When we let go of the desire for self–improvement, we can relax with the mind instead of badgering it into well–being. By surrendering the battle with neurotic fixations, paradoxically they start to fall away, or at very least, the space created by dropping the struggle makes them seem less powerful, and loom less large.” Ed Halliwell

Have you ever noticed how many things we do with a subconscious motivation for self improvement?

Workout, drink bitter green juices, cleanse, hike forcefully up the mountain, fitness yoga, etc…..We may think these activities are nourishing but we do them with a subtle goal in mind. Even aggressiveness. Hell I even meditate too hard sometimes. Oy.

When did we lose the softness of allowing and enjoying and become betterment machines? When did we confuse self-improvement for self-care?

I work with this conundrum daily.

There are subtle ways I am aggressive towards myself, under the guise of self-care. It’s a slippery slope. I think I am acting in service of myself, but I’m not. And how do I know? I don’t feel better, or nourished, or satisfied, or delicious. I feel frantic and harried and exhausted. Yuck. Not what I was going for.

There is a subtle way I “should” on myself. I should not eat this. I should study dharma. I should stretch. And all these things are good things! They are things I truly enjoy and that benefit me. And yet – when done with the motivation of self-improvement, they feel like punishment. If I exercise more, I will love myself. If I restrict sugar in my diet, then I will accept myself. If I am a good dharma student, I will be worthy of praise. The list is infinite. What’s lacking is tuning into my body’s wisdom, my heart’s desire, my intuition.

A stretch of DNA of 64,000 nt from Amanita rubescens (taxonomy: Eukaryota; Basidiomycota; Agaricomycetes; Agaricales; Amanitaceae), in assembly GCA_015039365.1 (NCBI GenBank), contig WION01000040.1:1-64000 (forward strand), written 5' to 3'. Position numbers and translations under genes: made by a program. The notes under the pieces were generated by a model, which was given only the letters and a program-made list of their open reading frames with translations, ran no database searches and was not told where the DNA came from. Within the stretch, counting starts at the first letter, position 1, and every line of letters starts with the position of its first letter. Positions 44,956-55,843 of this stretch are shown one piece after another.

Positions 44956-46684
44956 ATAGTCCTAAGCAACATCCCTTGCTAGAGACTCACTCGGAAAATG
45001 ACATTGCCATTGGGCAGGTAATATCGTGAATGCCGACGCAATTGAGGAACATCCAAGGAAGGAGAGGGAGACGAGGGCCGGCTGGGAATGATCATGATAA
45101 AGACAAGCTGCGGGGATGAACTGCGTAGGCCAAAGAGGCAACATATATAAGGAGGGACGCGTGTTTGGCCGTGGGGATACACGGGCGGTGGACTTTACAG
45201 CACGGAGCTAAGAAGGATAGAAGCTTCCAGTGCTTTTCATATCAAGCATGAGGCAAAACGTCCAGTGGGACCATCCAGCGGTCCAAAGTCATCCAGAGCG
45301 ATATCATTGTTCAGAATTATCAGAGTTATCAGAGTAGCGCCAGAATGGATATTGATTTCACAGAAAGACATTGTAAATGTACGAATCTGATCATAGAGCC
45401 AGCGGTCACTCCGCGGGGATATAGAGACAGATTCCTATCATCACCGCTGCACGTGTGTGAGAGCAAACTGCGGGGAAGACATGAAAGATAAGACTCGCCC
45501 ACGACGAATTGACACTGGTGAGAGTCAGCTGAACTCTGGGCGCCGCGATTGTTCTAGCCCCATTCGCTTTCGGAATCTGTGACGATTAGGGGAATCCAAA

Read other blogs by Hannah Kinderlehrer

What if I don’t want to exercise in this moment? What if I want to lay on my living room floor and let my mind drift? What if I want to eat the freaking chocolate bar because my body is craving it’s special, dark creamy medicine? Than what? Am I not worthy of love? Of acceptance? Pardon me, but BULLSHIT! It’s such an old pattern, such an outdated idea. What I’ve learned is that when I act on the “shoulds,” I feel drained and disconnected from myself. When I lean into the intuition, I feel present with myself, peaceful, dare I say NOURISHED! Why? Because I listened deeply to my needs. And then I met my needs.

And THAT, my friends, is self-love. That is self-acceptance. And that, oh yes, is self-care.

It’s not easy to undo these habits. I bring conscious awareness to this pattern every single day. And I still make choices that don’t serve me. And then I learn. And then I make another wrong choice, and I learn. It is a daily path, whose fruition I feel every time I slow down enough to listen. What does it take to stop the madness? Awareness. Where did I learn this? The dance floor.

I have caught myself dancing too hard hoping to burn some extra calories. I have caught myself moving in certain ways to impress others who may be watching. I have hurt my body by moving in ways it doesn’t want to, simply by spacing out.


When I am present to the physical sensations in my body and let them speak louder than my thoughts – then my dance is nourishing, satiating, completely delicious. I feel cared for. I feel empowered. I feel sweet towards myself, like I have given myself a gift. A gift called listening. A gift called non-aggression. A gift called me. In this act, we find freedom. We break the chains of the endless self-improvement project, and open the door to the ultimate freedom- being, and loving, who we are.

Invitation: Next time you are oil-pulling, running, cleansing, or even doing yoga- ask yourself, “Is this what my body and heart really want? And am I acting with love? Or is this a front row seat on the self-improvement train?”  What could you do that would be an act of actual love for yourself? What could you do in this moment, that would leave you feeling nourished by your own self-care? There is no- “I will love myself in the future because I did this.” There is only NOW.
Photo Credit: Mike Ricca

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